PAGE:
Journal of ISSN: 2373-4426JPNC

Pediatrics & Neonatal Care
Case Report
Volume 2 Issue 4 - 2015
OSAS Due to Massive Lingual Tonsillar Hypertrophy in 8-Year-Old Boy with Delta-Beta-Thalassemia – A Case Report
Willems RPP1*, Van Waarden­burg DA1, Bergshoeff E2 and Busari OJ3
1Department of Pediatrics, Maastricht University Medical Center+, Netherlands
2Department of E.N.T., Atrium Medical Center, Netherlands
3Department of Pediatrics, Zuyderland Hospital, Netherlands
Received: December 17, 2014 | Published: July 18, 2015
*Corresponding author: Willems RPP, Maastricht University Medical Center+, P. Debyelaan 25, 6229 HX Maastricht, Netherlands, Email: @
Citation: RPP W, OJ B, DA VW, Bergshoeff E (2015) OSAS Due to Massive Lingual Tonsillar Hypertrophy in 8-Year-Old Boy with Delta-Beta-Thalassemia – A Case Report. J Pediatr Neonatal Care 2(4): 00079. DOI: 10.15406/jpnc.2015.02.00079

Abstract

A few case reports describe an association of airway obstruction due to lingual tonsillar hypertrophy in patients with thalassemia. We present an eight-year-old boy with a history of delta-beta-thalassemia and recurring lingual tonsillar hypertrophy. We hypothesize that this could be the result of extramedullary hematopoiesis.

Keywords: Obstructive Sleep Apnea Syndrome; Beta-delta-thalassemia; Lingual tonsillar hypertrophy; Extramedullary hematopoiesis

Abbreviations

OSAS: Obstructive Sleep Apnea Syndrome; E.N.T: Ear, Nose, Throat; AHI: Apnea-Hypopnea Index; ODI: Oxygen-Desaturation Index; CPAP: Continuous Positive Airway Pressure

Introduction

We present a case of an obstructive sleep apnea syndrome (OSAS) due to extensive lingual tonsillar hypertrophy in an eight-year-old boy with a 2-year history of a heterozygous delta-beta-thalassemia for which he used folic acid (0,5 mg once daily) (Figure 1).

Figure 1: Massive lingual tonsillar hypertrophy in an eight-year-old boy with delta-beta-thalassemia.

Case Presentation

Prior to the diagnosis of the delta-beta-thalassemia in 2006, the boy had been seeing the E.N.T.-surgeon because of nocturnal snoring, hypernasal speech, difficulties with swallowing and open-mouth breathing. In 2007, he underwent an adenoidectomy but presented a year later, again with similar complaints and with glue-ears. An adenotonsillectomy was performed and tympanostomy tubes were placed. At the time of surgery there was marked hypertrophy of tonsils (kissing tonsils). In October 2009 there was a relapse of the snoring complaints for which a third surgery (adenoidectomy) was performed in 2010.

In 2012, the boy presented to the E.N.T. surgeon due to a relapse of progressive snoring complaints. At this time his sleep was seriously disturbed. His parents described an obstructive breathing and episodes of apneas during sleep, without cyanosis. During the day he was often very tired and had concentration difficulties at school. He had also gained weight despite swallowing difficulties but without complaints of dysphagia. On inspection of the oropharynx, the E.N.T.-surgeon discovered severe hypertrophy of the lingual tonsils that extended to the soft palate and obstructed almost the entire posterior oropharynx. There was no cervical lymfadenopathy. RAST-screening for allergies was negative.

As this was a fourth episode of lymphoid hyperplasia in the child’s oropharynx, it was decided to perform additional investigations to determine the etiology of the problem before performing any further surgical intervention. The differential diagnosis at this stage was that of a (chronic) infection, gastroesopheal reflux, malignancy (lymphoma) or immune deficiency.

The boy was referred to a tertiary center for an overnight polysomnography that revealed an apnea-hypopnea index (AHI) of 4.0 (6.5 when lying on his back), and an oxygen-desaturation index (ODI) of 0.4. The diagnosis of a mild obstructive sleep apnea syndrome (OSAS) was made. MRI scans of the head and neck region were conducted and showed significant swelling of patient’s lingual tonsils.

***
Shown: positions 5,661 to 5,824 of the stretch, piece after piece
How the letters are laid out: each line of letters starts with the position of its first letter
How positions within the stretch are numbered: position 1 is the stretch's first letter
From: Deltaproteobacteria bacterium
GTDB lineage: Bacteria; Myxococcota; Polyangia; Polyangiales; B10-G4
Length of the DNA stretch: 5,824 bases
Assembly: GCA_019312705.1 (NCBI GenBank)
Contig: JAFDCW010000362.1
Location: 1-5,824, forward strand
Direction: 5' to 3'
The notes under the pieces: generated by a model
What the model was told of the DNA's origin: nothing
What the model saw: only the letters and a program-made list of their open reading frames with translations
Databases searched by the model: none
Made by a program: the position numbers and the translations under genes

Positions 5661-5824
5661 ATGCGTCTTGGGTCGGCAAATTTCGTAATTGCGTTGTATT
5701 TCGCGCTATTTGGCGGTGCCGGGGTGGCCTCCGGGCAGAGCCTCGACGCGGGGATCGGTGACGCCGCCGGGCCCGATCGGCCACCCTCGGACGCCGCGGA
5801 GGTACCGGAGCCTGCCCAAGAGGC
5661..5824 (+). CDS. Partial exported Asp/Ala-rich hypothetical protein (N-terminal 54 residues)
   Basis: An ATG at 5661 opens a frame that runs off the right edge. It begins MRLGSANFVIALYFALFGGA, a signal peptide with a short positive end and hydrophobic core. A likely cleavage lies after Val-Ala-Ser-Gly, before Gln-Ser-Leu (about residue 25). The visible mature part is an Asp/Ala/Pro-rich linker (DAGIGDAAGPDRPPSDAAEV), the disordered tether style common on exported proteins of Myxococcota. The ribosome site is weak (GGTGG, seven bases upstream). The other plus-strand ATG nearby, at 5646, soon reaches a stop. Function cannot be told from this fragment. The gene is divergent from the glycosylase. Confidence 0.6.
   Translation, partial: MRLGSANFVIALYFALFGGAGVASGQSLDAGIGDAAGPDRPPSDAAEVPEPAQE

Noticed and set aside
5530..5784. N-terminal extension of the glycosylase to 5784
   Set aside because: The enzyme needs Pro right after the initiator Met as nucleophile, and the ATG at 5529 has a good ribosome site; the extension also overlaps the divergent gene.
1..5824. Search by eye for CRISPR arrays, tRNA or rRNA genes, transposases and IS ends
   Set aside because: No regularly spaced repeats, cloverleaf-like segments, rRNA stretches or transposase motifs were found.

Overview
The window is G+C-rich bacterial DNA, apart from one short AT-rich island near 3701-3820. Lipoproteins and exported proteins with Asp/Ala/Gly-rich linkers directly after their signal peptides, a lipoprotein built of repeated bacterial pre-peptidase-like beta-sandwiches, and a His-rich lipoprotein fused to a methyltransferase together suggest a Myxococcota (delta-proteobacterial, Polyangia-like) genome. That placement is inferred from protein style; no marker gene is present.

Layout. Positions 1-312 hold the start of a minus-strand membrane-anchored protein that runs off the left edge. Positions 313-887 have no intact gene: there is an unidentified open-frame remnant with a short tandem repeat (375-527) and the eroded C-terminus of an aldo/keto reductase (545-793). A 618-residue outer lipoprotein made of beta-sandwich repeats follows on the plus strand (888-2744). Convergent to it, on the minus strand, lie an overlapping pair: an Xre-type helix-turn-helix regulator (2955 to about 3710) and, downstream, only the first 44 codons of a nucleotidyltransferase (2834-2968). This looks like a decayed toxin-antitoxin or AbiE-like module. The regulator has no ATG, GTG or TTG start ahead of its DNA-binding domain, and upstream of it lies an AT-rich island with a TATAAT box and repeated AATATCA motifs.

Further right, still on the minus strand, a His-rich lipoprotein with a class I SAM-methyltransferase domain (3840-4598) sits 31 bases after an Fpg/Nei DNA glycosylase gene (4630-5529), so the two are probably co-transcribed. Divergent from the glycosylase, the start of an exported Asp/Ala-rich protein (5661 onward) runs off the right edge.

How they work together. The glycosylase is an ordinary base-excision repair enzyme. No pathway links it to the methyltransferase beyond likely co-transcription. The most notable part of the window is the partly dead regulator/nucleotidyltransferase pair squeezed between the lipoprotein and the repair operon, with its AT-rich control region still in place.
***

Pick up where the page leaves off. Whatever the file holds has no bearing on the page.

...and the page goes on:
Due to the severity of his symptoms, a laser-assisted partial surgical resection of the hypertrophic lingual tonsils was performed. Histopathological examination of tissue biopsies revealed no evidence of malignancy but only lymphoid hyperplasia. Throat swab cultures showed Streptococcus Pyogenes. Culture results for BartonellaHenselae and Actinomyces were negative. Our patient did receive amoxicilline for a duration of 6 weeks. Because of a suspicion of gastro-oesophageal reflux disease anti-reflux therapy was prescribed (omeprazol and domperidone) postoperatively.

Unfortunately within a year a relapse of the signs and symptoms of upper airway obstruction occurred. A polysomnography this time was supportive of severe obstructive sleep apnea syndrome (AHI 14; ODI 18) and continuous positive airway pressure (CPAP) during sleep was started. An MRI showed enlargement of the lymphoid tissue of the oro- and nasopharynx and neck region. Again there was massive lingual tonsillar hypertrophy. Our differential diagnosis at this stage was reviewed and included immunological disorders, malignancy or extramedullary hematopoiesis. Further investigations are needed to determine the cause of our patient’s disorder.

Discussion

We describe a child with delta-beta-thalassemia with obstructive sleep apnea syndrome (OSAS) due to lingual tonsillar hypertrophy. Consisting of lymphoid tissue, the lingual tonsils are located at the base of the tongue between the circumvallate papilla anteriorly and the epiglottis posteriorly. When enlarged, the lingual tonsils appear as 2 masses divided by the glossoepiglottic fold. Varying in size, they may become so distinct that they displace the epiglottis posteriorly. Patients with lingual tonsillar hypertrophy may present with a number of symptoms including sore throat, dysphagia, globus sensation, snoring, alteration of voice, chronic cough, snoring, and obstructive sleep apnea [1]. Although adenotonsillar hypertrophy has been reported to be the most common cause of pediatric obstructive sleep apnea syndrome (OSAS), enlargement of the lingual tonsils is increasingly being recognized as a cause of OSAS, even after adenotonsillectomy [1-3]. Up to two thirds of patients with lingual tonsillar hypertrophy have undergone a palatal tonsillectomy or adenoidectomy. Lingual tonsillar hypertrophy is also more often encountered in obese children [1,3], patients with Down syndrome [2,4] and mucopolysaccharidoses [2], and is noted to be one of the reasons for unexpected difficult airway intubation in children [1].